Inspiring words that had me making a mental list of the people I’d like to hit in the face with pies…

  1. Lady Gaga who is so over played on Toronto radio stations that I want to scream. (Seriously. If I hear that crappy Papparazi song one more time, I’ll start whipping cream and rolling out pastry!)
  2. The dude too busy talking on his phone while he drove to take a moment to wave when I totally went out of my way to let him in on Saturday.
  3. Every air-duct cleaning company owner that calls me – despite being on the do not call list – while I’m watching Jeopardy! or eating my dinner. (For them, I’ll use salt instead of sugar in the pie since I really want them to suffer.)

I’m sure there are more but I don’t really want to dig too deep into my bitterness reserve. Soupy likely wouldn’t approve. He was a man who devoted his life to making people laugh after all.

But, I will ask you these questions before I sign off for today:  have you ever been hit in the face with a pie?  If so, what was it like?  And, if you could wallop someone with a cream topped pastry crust, who would it be?


The right stuff

September 21, 2009

Monday apple

Welcome to apple week! I don’t usually write about one topic five days in a row, but I’m making an exception for this wonderful fruit – after all, who doesn’t like apples? Seriously, after all the debate caused by Friday’s post, I’m looking for a bit of consensus building!  So, let’s see if we can all agree that apples are delicious and share our tips, recipes and stories. Enjoy!

Of the seven thousand plus known and catalogued apple species, only a couple of dozen are well known, widely cultivated and sold in significant numbers in Canada. And, of this small number of apples, only a handful has the right texture and consistency to be good for use in recipes. Although many people define a cooking apple as one that’s used primarily for cooking rather than eating fresh, many of my favourite cooking apples are also my favourite eating apples. For instance, I treat apples such as the Granny Smith, Cortland, Spartan and McIntosh as dual purpose fruits.

In a nutshell, by my definitions, an apple qualifies as good for cooking if it has a tangy flavour and a firm flesh that softens but doesn’t break down too much when cooked. For applesauce and apple butter, I have another category that I call sauce apples; apples in this category have great flavour and cook down to a pulpy consistency.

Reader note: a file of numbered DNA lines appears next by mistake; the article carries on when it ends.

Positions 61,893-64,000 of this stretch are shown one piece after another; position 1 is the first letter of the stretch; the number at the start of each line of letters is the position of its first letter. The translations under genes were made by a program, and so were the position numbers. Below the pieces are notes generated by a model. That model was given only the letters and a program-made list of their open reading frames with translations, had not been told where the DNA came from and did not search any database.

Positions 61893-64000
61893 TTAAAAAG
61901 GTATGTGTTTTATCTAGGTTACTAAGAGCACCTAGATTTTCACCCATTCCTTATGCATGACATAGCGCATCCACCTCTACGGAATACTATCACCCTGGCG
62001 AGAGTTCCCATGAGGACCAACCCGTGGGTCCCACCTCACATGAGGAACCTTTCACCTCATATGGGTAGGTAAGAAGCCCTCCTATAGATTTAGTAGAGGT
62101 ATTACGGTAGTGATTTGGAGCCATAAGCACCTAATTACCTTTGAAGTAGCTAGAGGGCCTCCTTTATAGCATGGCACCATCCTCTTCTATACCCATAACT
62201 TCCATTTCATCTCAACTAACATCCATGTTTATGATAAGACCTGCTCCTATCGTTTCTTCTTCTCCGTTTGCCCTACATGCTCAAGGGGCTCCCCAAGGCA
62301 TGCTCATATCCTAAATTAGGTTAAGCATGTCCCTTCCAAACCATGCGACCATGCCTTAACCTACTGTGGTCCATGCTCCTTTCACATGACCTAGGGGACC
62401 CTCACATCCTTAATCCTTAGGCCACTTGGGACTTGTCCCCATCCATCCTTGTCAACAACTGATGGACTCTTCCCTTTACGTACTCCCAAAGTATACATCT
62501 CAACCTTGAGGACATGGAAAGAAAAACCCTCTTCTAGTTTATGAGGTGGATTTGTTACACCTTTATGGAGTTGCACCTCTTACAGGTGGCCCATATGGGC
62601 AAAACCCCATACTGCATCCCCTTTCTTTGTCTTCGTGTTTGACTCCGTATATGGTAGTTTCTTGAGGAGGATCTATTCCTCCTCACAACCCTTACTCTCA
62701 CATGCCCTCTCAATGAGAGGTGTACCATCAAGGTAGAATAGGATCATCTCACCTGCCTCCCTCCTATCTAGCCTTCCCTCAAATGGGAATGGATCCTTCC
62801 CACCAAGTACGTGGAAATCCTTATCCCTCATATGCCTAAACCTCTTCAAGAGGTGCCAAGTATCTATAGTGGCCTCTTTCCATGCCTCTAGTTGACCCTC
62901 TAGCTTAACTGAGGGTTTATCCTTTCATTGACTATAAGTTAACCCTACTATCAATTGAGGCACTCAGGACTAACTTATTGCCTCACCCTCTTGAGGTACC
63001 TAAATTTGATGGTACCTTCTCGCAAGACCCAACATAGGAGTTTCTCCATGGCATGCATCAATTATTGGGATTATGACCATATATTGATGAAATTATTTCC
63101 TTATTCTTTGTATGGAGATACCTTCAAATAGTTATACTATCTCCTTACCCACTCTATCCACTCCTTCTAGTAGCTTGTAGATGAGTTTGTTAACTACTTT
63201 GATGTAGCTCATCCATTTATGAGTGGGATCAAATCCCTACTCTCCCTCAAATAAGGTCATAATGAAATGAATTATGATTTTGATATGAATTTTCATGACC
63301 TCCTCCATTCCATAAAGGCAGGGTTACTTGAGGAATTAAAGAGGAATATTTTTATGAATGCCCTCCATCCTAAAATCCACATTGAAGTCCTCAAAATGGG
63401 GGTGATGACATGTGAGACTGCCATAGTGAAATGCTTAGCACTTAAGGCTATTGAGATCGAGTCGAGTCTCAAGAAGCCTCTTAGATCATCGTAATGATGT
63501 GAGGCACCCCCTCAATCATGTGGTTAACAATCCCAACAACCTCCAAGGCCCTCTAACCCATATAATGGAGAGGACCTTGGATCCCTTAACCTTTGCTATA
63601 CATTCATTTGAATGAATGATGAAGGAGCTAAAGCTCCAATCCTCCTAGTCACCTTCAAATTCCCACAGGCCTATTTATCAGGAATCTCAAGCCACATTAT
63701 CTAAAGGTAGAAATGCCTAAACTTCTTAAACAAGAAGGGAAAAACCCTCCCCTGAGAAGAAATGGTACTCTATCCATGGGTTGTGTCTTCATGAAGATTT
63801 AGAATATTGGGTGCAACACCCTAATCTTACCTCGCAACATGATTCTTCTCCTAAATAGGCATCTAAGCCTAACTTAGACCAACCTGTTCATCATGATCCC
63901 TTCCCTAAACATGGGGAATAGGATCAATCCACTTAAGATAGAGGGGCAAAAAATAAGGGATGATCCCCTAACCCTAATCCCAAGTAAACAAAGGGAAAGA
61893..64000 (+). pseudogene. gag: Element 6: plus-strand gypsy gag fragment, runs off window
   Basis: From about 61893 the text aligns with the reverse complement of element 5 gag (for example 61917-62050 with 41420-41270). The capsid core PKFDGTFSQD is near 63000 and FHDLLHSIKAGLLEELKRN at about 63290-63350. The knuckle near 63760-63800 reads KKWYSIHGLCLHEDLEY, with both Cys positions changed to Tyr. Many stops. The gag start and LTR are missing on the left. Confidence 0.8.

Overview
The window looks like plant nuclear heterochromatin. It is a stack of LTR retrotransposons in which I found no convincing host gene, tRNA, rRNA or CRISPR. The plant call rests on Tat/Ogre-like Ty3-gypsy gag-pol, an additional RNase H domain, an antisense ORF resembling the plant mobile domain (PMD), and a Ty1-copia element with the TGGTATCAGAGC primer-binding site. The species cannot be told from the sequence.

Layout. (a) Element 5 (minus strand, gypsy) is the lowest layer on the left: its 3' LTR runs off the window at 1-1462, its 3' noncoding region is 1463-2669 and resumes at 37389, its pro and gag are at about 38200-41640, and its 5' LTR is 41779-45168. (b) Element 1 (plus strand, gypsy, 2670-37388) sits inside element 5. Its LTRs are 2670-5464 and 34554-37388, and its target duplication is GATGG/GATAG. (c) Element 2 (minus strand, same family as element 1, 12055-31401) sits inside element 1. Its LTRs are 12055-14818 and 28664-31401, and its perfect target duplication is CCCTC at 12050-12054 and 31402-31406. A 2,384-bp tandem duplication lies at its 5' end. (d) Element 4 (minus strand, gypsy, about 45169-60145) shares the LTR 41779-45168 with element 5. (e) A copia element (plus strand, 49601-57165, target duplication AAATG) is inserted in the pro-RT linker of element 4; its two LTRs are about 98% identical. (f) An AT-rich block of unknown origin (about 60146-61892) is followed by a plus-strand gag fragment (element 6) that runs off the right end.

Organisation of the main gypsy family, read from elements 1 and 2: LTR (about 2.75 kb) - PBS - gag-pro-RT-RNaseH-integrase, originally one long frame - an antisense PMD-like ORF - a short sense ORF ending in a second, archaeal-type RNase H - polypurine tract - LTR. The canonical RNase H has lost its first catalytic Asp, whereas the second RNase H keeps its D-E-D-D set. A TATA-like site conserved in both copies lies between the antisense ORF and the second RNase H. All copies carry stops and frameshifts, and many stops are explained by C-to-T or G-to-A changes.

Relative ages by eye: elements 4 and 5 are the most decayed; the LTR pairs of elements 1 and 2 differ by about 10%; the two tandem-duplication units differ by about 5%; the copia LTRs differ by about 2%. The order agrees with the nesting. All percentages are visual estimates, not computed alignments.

To ensure that you have the right apple for the right usage, simply cut a wedge of apple and place it in a small saucepan. Cover the fruit with water and simmer it until the apple is tender. If the piece stays intact when pierced with a fork and still has a true, desirable apple flavour, then it’s good for skillet cooking and apple desserts where firm pieces of apple are desirable. Use this chart to help you to choose the best apples I’ve found for each type of culinary use:

Good for cakes, pies, crisps, skillet cooking Good for baking whole Good for sauces
Northern spy Granny Smith Empire
Idared Jonagold McIntosh
Granny Smith Northern spy Royal gala
Spartan Mutsu/Crispin Greenstein
Cortland Cortland

To a good new year

September 16, 2009

New Year's Honey Cake

September always feels like the real beginning of the year for me. Oliver heads back to school, work gets busier after the lull of the summer and Martin jumps into action at Pangaea with the Toronto International Film Festival. In fact, the kinetic pace that doesn’t really stop until the last New Year’s Eve revelers leave Martin’s restaurant, catch a cab and head home.

That’s why I love the idea of Rosh Hashanah, the Jewish celebration of their calendar’s new year. Although I’m not Jewish, I have many very close friends who do practice that faith and who will be observing Rosh Hashanah at the end of the week. So in their honour, I’m featuring a recipe from Marcy Goldman’s wonderful new book A Treasury of Jewish Holiday Baking. In her header notes, Marcy notes that this cake can be made several days ahead and just gets moister and more delicious as it sits, so why not make it tonight for the weekend?

Marcy Goldman’s Majestic & Moist New Year’s Honey Cake
(excerpted with permission)

3 1⁄2 cups all-purpose flour
1 tablespoon baking powder
1 teaspoon baking soda
1⁄2 teaspoon salt
4 teaspoons ground cinnamon
1⁄2 teaspoon ground cloves
1⁄2 teaspoon ground allspice
1 cup vegetable oil
1 cup honey
11⁄2 cups white sugar
1⁄2 cup brown sugar
3 eggs
1 teaspoon vanilla extract
1 cup warm coffee or strong tea
1⁄2 cup fresh orange juice
1⁄4 cup rye or whisky (see note below)
1⁄2 cup slivered or sliced almonds (optional)

I like this cake best baked in a 9-inch angel food cake pan, but you can also make it in a 10-inch tube or Bundt cake pan, a 9- by 13-inch sheet pan, or three 8-by 41⁄2-inch loaf pans.